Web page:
This magical yet potentially stomach upsetting meal is offered by Jinjiang Inn between 11:15 and 14:00 then again between 17:15 and 20:30. So if you’re on a budget and have a steel stomach – you can save a lot of money by eating here once or even twice a day.

It can be easy to miss the Inn. We actually stumbled in by accident on our way to Shanghai First Foodhall. The address is 680 Nanjing Road pedestrian street and the eating area is on the second floor. As long as you arrive before 13:30, you’ll be let in and there will be plenty of time to sufficiently stuff your face.

Vegetarians may want to avoid this place. When I said there was tofu, I didn’t mention the meat that’s stuffed inside it. It’s also served on top of the mystery-meat meatballs. Pediatricians are better off and can enjoy “fish gluten” which are some sort of fish balls. Despite being a sushi fiend, I did not enjoy these at all.

Non meat options include toast, sweet bread desserts, lotus, cooked cabbage, some other steamed veggies and of course, watermelon and kumquats. However, I assume that the selection of food varies by season. We came here in early February.

Finally, there’s drinks. Tea, surprisingly good coffee, several sodas, orange juice and of course, over-sized bottles of Tsingtao. After Snow, this is the second most popular beer in the entire world! Most Westerners will turn up their noses at the 2-3% beer.

Although Tsingtao only has a one-out-of-five star rating on RateBeer, a draft lager at the Qingdao brewery is a completely different story. The real thing is 4.6% alcohol and a much higher rating, so don’t be too quick to judge all Tsingtao beers!

Anyway, 39 RMB ($5.5) is definitely the best deal you will ever get on all you can eat and drink in China. Don’t expect a gourmet meal, you get what you pay for. I definitely recommend this place for a cheap meal or if you want to try a wide variety of Chinese food without breaking the bank. Thank you Jinjiang Inn for offering budget travelers an alternative to Western fast-food!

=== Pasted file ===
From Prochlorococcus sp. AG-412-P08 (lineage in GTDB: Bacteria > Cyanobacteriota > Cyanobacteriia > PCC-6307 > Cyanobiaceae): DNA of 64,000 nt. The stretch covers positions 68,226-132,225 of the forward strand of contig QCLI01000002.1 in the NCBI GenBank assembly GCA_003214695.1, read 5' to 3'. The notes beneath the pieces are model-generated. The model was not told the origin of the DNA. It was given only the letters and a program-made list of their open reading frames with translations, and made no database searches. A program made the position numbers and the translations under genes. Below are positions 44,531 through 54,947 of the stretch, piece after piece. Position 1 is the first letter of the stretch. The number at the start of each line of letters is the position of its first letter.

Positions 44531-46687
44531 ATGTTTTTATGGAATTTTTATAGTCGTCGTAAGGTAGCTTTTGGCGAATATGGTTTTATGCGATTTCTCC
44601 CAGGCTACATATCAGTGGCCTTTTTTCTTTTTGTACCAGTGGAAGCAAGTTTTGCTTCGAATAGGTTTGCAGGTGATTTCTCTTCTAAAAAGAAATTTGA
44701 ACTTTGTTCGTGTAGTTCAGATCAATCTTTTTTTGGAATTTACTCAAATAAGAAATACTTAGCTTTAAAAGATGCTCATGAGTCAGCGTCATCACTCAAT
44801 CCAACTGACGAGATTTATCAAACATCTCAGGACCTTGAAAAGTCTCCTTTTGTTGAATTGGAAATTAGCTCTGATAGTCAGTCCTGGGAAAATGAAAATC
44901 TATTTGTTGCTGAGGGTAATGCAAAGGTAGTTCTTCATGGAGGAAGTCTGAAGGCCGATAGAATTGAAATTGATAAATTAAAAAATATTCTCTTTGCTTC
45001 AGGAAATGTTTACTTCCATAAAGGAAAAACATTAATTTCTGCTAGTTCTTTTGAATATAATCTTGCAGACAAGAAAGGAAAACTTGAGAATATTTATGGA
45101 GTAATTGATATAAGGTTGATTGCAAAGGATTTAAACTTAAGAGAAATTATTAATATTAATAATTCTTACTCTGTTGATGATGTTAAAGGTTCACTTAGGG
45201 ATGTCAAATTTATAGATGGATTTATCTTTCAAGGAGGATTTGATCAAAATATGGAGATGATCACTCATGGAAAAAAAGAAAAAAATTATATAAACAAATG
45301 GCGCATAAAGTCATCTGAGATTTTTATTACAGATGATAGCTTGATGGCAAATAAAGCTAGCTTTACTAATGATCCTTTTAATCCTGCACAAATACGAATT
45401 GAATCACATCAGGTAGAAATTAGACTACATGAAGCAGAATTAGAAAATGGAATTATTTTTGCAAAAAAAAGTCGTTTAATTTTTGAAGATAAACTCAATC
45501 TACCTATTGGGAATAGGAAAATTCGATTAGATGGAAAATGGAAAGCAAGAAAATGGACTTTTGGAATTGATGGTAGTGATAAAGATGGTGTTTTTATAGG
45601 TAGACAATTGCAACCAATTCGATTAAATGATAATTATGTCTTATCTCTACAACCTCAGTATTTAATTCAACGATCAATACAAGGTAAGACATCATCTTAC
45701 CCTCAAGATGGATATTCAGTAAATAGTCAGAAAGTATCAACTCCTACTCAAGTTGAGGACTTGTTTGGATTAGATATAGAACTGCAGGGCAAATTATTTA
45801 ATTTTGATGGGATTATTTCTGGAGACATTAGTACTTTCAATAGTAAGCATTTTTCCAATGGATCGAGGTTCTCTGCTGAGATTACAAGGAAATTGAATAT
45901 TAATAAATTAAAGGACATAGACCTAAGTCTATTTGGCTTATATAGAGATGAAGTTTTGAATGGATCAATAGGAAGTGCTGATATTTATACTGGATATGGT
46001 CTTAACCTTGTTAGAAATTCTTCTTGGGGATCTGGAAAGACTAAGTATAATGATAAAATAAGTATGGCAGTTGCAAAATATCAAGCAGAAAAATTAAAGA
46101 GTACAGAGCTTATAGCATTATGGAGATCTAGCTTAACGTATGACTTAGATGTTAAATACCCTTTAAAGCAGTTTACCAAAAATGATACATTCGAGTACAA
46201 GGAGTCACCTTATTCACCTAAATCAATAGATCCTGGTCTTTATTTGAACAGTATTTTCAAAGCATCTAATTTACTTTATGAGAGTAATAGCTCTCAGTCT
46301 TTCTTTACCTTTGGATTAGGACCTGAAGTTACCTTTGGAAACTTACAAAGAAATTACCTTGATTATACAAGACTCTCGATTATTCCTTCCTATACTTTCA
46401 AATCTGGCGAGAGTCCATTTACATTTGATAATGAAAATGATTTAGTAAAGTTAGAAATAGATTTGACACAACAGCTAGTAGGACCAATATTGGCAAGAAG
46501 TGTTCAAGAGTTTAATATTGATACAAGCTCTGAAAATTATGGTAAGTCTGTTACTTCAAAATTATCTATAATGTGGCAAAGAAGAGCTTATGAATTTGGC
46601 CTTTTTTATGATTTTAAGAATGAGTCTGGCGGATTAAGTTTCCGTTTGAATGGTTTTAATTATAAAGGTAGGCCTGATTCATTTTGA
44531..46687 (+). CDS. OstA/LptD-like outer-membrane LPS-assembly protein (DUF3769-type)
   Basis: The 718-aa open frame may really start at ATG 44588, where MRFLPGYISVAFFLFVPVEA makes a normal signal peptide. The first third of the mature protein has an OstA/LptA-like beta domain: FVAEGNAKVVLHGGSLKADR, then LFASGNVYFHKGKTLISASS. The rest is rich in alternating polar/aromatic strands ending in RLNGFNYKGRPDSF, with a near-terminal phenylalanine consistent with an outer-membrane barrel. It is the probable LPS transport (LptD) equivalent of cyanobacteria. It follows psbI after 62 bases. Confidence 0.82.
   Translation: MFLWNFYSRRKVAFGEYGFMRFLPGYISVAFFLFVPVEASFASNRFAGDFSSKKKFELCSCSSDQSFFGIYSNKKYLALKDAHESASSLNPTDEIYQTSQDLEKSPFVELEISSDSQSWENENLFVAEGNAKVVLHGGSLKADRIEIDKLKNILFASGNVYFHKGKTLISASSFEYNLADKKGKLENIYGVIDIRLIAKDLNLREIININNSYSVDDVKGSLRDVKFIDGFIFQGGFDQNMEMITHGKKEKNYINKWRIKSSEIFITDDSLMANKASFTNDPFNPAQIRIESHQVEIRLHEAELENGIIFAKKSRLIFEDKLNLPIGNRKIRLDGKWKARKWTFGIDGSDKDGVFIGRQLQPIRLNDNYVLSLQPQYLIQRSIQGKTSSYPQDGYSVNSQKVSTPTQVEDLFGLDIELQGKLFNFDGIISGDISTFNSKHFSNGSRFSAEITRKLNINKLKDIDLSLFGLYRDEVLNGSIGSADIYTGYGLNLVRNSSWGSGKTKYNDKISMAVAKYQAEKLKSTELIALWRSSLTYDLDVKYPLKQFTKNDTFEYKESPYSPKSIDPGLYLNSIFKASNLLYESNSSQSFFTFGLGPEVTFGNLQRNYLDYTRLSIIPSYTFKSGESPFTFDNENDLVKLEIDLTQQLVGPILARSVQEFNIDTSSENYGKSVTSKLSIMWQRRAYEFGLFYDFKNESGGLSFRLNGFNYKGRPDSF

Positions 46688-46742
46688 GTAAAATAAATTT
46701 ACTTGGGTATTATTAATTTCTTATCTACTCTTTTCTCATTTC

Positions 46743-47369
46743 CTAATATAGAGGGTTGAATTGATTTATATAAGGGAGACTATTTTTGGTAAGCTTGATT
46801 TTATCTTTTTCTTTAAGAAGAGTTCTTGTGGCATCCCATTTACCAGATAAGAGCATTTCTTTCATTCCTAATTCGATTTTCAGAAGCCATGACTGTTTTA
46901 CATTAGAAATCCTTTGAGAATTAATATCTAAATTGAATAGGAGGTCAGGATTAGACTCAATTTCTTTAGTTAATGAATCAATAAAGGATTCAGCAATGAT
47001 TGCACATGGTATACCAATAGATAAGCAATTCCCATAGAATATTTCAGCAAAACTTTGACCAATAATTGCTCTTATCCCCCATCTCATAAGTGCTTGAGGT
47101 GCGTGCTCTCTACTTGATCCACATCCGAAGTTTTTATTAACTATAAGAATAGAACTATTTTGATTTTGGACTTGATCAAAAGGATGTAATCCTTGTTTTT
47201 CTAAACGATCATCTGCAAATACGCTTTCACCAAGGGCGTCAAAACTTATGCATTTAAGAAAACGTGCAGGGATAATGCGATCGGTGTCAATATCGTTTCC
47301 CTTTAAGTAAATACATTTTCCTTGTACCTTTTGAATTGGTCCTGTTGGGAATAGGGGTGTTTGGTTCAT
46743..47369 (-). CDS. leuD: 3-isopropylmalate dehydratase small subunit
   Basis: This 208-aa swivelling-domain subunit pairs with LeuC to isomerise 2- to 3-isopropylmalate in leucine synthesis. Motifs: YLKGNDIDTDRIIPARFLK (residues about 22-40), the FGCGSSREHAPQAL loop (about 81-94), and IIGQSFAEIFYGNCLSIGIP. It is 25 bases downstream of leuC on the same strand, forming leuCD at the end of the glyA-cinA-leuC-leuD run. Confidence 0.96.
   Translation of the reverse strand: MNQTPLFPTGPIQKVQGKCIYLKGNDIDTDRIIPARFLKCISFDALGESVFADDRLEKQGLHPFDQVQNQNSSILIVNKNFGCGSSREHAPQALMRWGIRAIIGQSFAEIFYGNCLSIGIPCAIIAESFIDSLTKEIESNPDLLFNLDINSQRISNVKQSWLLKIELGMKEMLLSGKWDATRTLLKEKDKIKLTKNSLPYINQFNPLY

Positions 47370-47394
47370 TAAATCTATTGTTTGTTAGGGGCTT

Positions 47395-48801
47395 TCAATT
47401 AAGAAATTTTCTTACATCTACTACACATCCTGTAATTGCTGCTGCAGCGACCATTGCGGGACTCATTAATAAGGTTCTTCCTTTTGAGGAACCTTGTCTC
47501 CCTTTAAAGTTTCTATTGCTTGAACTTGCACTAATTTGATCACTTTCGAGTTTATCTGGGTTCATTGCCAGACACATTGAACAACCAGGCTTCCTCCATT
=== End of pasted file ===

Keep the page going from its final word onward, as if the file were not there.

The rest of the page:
Vegan Heaven: Kale in Shanghai

Everyone knows that eating kale is good for you. But who knew it could decorate a city!

I moved to Shanghai from kale-less meat-loving Prague. That is my excuse for being in the dark about the super-food that has every hipster vegans panties in a bunch. Turns out that all of those strange cabbage-looking flowers all over the city are actually kale!

Shanghai is surprisingly green with an abundance of large parks, plants in every restaurant and trees or bushes along virtually every single sidewalk. Even highways are lined with flowerbeds so you at least have a nice view while you’re stuck in perpetual Chinese traffic.

Kale can be found all over the city. The French concession and even People’s Square show off potted kale that looks good enough to eat. You know, if it wasn’t for the pesticides, road-side fumes, cigarette butts, unavoidable Chinese spitting and an atrocious Air Quality Index that often goes over 200 (micro-grams of pollutants per cubic meter of air).

So as hard as it might be for vegans and vegetarians to have a hardy meal in China, I advise against nibbling on the kale… no matter how tempting it may be. Anyway, since kale was so last year, you might not even remember why kale is so awesome. You can read all about it here.

Kale photo from: